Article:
The example is typical of the way carbon markets are undermining positive approaches to climate change everywhere. The bulk of carbon credit sales under the Kyoto Protocol benefit chemical, iron and steel, oil and gas, electricity and other companies committed to a fossil fuel-intensive future, not communities, organizations or firms working to overcome fossil addiction.
In California, the environmental justice movement opposes carbon trading as a “charade to continue business as usual”. One reason: carbon trading would help facilitate the construction of 21 new fossil fuel-fired power plants there. Local activists want the money to be spent instead on building a green economy that would provide new jobs for the poorer communities of colour that now suffer the most from fossil fuel pollution.
Carbon trading obscures the real solutions to global warming. Chicago derivatives trader and economics professor Richard Sandor — one of carbon trading’s architects — claims, for instance, that forests in less industrialized countries can be saved from “slash and burn” agriculture by turning them into production zones for carbon credits.
More experienced observers of the plantation, dam, logging and oil industries know, however, that such forests are threatened not principally by poor farmers, but by precisely the type of land grab that Sandor advocates. Saving forests — and their moderating effects on climate — means respecting local people’s needs, not trying to evict them or turn them into workers on a carbon production line.
6. Carbon Trading is Based on Faith, not Experience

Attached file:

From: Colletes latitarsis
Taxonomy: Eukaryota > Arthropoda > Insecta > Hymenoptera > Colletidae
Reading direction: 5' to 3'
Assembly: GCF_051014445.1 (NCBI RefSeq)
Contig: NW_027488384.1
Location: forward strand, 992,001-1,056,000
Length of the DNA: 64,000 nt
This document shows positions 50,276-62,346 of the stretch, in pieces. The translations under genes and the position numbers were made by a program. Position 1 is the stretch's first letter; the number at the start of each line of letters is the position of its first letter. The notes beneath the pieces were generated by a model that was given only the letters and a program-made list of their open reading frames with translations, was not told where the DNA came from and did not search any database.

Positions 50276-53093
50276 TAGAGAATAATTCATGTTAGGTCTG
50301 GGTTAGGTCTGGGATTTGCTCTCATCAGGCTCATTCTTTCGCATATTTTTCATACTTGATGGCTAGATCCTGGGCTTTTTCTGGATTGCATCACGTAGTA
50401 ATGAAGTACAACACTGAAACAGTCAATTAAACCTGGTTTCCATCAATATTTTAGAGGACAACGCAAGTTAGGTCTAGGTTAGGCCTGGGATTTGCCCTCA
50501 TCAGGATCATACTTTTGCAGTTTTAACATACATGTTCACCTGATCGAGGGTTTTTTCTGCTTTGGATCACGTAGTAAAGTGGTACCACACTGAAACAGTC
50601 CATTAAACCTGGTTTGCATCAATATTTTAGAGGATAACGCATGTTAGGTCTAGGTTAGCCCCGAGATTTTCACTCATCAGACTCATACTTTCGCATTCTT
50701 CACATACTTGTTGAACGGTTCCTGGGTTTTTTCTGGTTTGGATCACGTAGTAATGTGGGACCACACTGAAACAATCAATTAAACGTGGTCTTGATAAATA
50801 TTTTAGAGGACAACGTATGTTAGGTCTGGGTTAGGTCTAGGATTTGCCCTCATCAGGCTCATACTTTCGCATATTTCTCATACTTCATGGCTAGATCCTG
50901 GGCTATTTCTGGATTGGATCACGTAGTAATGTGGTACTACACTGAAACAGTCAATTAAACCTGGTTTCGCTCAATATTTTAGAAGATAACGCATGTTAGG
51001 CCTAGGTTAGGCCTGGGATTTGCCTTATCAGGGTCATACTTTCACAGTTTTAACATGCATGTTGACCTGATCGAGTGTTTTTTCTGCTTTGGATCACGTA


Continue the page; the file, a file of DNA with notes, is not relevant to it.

The case for carbon trading is based largely on stirring, lofty abstractions.
Here’s one, from Matthew Whittell of Climate Exchange: “None of us is clever enough to work out what is the best way to tackle climate change, but if we have a global carbon price, the market sorts it out.”
Here’s another, from Oliver Tickell: “Markets are generally the best means of allocating finite resources without unnecessary waste, while keeping as many people happy as possible.”
The near-religious faith of such sentiments might almost be enough to move you to tears.
But the response to a crisis that threatens human civilization needs to be grounded not on unsupported faith in vague slogans but in a sober review of historical experience and a hard empirical understanding of the problem.
Carbon trading is the centrepiece of the Kyoto Protocol; Kyoto has failed. Carbon trading is the centrepiece of Europe’s response to climate change; the EU Emissions Trading Scheme has failed. Before Kyoto, pollution trading had also largely failed in the US, the only country in which it had ever previously been tried.
These failures were not accidental. The reasons for them go deep and can’t be overcome by economists twiddling a few dials — auctioning a few more pollution rights here, tightening up carbon offset regulation there. The failures will be repeated if carbon trading comes to dominate the North American climate agenda — as both major US presidential candidates, having received some singularly bad advice, assure us it will.
Prices can do many things, but one thing they have never done is solve problems that require structural change in so many fundamental areas of industrial life. If disaster is to be staved off, it will not be by letting technicians and Wall Street investment firms try to turn the world’s carbon-cycling capacity into a resource to make money out of, but by a democratic resolve to enter into a new kind of discussion worldwide about the kind of societies that people want in a post-fossil fuels age.
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 Charles Forelle, “French Firm Cashes in under UN Warming Program”, Wall Street Journal, 23 July 2008, p. 1A.
 Dan Welch, “A Buyer’s Guide to Offsets”, Ethical Consumer 106, May/June 2007. See also Larry Lohmann, “Marketing and Making Carbon Dumps: Commodification, Calculation and Counterfactuals in Climate Change Mitigation”, Science as Culture 14, 3, 2005, pp. 203-235; “Toward a Different Debate in Environmental Accounting: The Cases of Carbon and Cost-Benefit, forthcoming in Accounting, Organisations and Society.
 See www.ejmatters.org.
 Michael Specter, “Big Foot”, The New Yorker, 25 February 2008.
 Mike Scott, “Market Meltdown? Carbon Trading is just Warming up”, Independent on Sunday Business, 27 July 2008, p. 4.
 Oliver Tickell, Kyoto 2: How to Manage the Global Greenhouse, Zed Books, London, p. 9.